Then the day came. Four women drove to the college—Martha, her mother, her 82 year-old grandmother, and the preacher. Four women got out of the car, loaded themselves down with all the luggage and stood at the bottom of the steps that led into the dormitory. All of a sudden, it hit the grandmother and she dropped the stuff. They had been working on it all year but it hadn't got through yet. And grandmother—what a life she'd had for 82 years living in a depression. We talk about the Depression of the 30s, but people who live in those kinds of communities never knew there was a depression. They had a depression before and since—it’s always a depression. It’s always eking out, wondering if they have enough food for the next meal. All the work, all the labor, the pain, the tears, the agony of those 82 years just came to her as she stood at the bottom of the steps. She dropped her luggage. She looked at the dormitory and said. “My granddaughter is going to college.” 

She raised her arms and she sang, “Amazing grace, how sweet the sound that saved a wretch like me. I once was lost, but now I'm found, was blind but now I see.” And teenage Martha wasn't embarrassed by her grandmother. She didn't say, “Oh Grandma, hush. Grandma, we’re in the white man’s school. Be good.” She didn't. Martha raised up her voice and they sang together, “Through many dangers, toils and snares I have already come. It was grace that brought me safe thus far and grace will lead me home.” That was only six years ago. Such things still happen in our country. Martha distinguished herself and has been on the Dean's List ever since. When the preacher was transferred to another town, she went back to that community to give the high school graduation sermon this last spring. She said that after the ceremony, youth after youth after youth that she'd watched grow up, came up to her and said, “Sister Kelly, I'm going to college.” Martha broke the mold. And now new possibilities are there for them for their story. There are new possibilities for the plots of their stories.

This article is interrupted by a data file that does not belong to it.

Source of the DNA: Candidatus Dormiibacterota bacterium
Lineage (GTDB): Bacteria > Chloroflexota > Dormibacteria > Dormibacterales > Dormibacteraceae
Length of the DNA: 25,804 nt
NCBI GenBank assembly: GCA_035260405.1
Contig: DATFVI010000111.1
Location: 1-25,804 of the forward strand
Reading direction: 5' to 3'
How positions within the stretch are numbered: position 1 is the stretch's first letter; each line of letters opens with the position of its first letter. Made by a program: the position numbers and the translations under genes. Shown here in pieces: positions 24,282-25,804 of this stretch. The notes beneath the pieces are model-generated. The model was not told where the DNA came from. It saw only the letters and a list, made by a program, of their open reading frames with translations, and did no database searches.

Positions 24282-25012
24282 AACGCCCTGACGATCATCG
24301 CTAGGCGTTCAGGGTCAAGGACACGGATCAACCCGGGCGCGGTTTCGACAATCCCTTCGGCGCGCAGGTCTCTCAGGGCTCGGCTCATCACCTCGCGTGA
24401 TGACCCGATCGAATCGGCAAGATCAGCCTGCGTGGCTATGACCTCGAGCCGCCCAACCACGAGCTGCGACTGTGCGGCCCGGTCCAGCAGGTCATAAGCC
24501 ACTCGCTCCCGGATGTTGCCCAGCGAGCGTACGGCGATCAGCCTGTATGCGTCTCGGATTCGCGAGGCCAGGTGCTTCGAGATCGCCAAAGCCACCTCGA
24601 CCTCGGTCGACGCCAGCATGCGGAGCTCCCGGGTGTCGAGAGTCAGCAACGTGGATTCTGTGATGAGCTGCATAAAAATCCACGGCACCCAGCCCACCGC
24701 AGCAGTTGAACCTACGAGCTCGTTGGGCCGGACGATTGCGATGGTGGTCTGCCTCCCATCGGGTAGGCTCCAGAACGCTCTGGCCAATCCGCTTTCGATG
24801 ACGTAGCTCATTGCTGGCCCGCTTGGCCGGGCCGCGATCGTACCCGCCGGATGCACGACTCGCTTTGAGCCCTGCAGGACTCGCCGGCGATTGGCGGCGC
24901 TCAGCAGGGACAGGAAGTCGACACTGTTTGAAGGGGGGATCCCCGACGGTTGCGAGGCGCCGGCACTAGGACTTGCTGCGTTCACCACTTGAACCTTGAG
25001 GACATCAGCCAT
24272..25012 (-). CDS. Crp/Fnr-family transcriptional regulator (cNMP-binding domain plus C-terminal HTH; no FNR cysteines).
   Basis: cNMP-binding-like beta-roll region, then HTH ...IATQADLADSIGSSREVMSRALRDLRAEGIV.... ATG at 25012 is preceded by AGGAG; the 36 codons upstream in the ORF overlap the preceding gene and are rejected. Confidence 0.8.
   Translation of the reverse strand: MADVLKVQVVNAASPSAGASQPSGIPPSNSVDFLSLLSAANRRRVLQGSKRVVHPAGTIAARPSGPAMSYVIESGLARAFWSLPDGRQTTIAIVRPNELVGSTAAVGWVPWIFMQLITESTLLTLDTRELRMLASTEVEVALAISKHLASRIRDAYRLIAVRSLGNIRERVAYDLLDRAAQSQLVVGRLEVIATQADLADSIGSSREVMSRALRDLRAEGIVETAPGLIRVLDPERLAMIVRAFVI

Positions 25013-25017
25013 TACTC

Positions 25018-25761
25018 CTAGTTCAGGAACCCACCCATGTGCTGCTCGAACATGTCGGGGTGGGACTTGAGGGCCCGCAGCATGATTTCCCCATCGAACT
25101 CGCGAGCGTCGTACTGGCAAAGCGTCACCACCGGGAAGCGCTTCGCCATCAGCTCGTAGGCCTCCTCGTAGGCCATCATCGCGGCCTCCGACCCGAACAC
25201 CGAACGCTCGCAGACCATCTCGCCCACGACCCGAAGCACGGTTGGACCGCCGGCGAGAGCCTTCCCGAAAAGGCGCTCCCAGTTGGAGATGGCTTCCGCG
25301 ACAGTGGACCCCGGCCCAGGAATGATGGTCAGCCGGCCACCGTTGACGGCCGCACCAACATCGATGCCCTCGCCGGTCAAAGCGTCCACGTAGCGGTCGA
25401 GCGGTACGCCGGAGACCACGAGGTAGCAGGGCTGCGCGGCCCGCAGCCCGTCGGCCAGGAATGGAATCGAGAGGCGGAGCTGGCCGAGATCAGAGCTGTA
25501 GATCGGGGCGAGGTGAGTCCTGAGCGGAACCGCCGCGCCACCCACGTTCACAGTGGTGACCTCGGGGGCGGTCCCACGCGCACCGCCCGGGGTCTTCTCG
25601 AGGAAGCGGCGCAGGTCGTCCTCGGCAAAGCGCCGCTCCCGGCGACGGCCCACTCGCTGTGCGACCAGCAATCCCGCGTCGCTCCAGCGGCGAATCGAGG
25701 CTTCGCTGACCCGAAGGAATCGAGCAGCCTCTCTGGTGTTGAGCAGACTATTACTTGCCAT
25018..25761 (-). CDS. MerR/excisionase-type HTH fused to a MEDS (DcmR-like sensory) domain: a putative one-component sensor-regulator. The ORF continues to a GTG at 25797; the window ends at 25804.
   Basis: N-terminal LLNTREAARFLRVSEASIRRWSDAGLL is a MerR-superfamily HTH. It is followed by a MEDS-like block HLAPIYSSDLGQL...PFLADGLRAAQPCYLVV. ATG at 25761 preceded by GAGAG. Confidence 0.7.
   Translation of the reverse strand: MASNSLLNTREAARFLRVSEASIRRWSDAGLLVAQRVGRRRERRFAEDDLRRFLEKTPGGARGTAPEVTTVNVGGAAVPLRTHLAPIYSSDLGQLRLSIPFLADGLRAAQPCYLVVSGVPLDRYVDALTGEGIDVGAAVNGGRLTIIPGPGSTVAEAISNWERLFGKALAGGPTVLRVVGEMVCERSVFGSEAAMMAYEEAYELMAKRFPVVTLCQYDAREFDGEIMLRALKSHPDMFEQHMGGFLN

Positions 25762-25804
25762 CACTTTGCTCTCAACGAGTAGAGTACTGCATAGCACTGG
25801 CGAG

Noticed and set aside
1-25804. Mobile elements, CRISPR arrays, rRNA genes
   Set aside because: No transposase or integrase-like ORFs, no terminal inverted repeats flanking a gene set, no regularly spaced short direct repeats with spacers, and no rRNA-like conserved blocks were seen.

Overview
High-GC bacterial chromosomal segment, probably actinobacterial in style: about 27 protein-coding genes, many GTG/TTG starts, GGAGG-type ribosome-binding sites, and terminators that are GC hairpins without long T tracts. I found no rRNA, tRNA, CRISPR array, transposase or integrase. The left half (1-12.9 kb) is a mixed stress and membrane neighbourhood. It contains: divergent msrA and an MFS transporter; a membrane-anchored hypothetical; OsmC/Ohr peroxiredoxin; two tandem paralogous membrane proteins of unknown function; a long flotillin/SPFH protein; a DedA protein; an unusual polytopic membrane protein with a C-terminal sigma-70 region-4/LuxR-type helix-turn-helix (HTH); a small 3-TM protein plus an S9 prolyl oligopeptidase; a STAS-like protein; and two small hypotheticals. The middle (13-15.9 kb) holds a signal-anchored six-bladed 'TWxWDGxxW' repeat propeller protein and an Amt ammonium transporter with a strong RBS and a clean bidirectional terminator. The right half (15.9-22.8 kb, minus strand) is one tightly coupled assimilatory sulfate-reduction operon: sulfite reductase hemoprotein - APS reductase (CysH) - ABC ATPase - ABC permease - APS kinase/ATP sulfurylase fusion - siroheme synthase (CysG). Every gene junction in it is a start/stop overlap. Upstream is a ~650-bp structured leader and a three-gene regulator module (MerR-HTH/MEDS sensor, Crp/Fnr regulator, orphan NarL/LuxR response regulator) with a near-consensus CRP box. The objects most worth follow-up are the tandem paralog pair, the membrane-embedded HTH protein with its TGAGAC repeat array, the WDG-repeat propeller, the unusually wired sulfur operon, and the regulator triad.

While you write your story as I write mine, we don't write it alone. When we hit obstacles and roadblocks, when the bridges collapse, when the bottom falls out, when life tumbles in, God's grace is sufficient for the Lord puts it all together.

© 1977 Douglas I. Norris